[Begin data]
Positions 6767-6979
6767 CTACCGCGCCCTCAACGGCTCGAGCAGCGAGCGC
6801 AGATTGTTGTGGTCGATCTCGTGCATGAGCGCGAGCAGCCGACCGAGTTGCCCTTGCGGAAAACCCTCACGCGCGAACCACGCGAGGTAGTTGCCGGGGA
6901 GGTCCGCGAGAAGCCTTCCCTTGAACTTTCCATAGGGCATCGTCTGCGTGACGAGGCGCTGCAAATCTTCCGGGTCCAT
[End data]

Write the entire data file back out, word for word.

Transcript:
Positions 6767-6979
6767 CTACCGCGCCCTCAACGGCTCGAGCAGCGAGCGC
6801 AGATTGTTGTGGTCGATCTCGTGCATGAGCGCGAGCAGCCGACCGAGTTGCCCTTGCGGAAAACCCTCACGCGCGAACCACGCGAGGTAGTTGCCGGGGA
6901 GGTCCGCGAGAAGCCTTCCCTTGAACTTTCCATAGGGCATCGTCTGCGTGACGAGGCGCTGCAAATCTTCCGGGTCCAT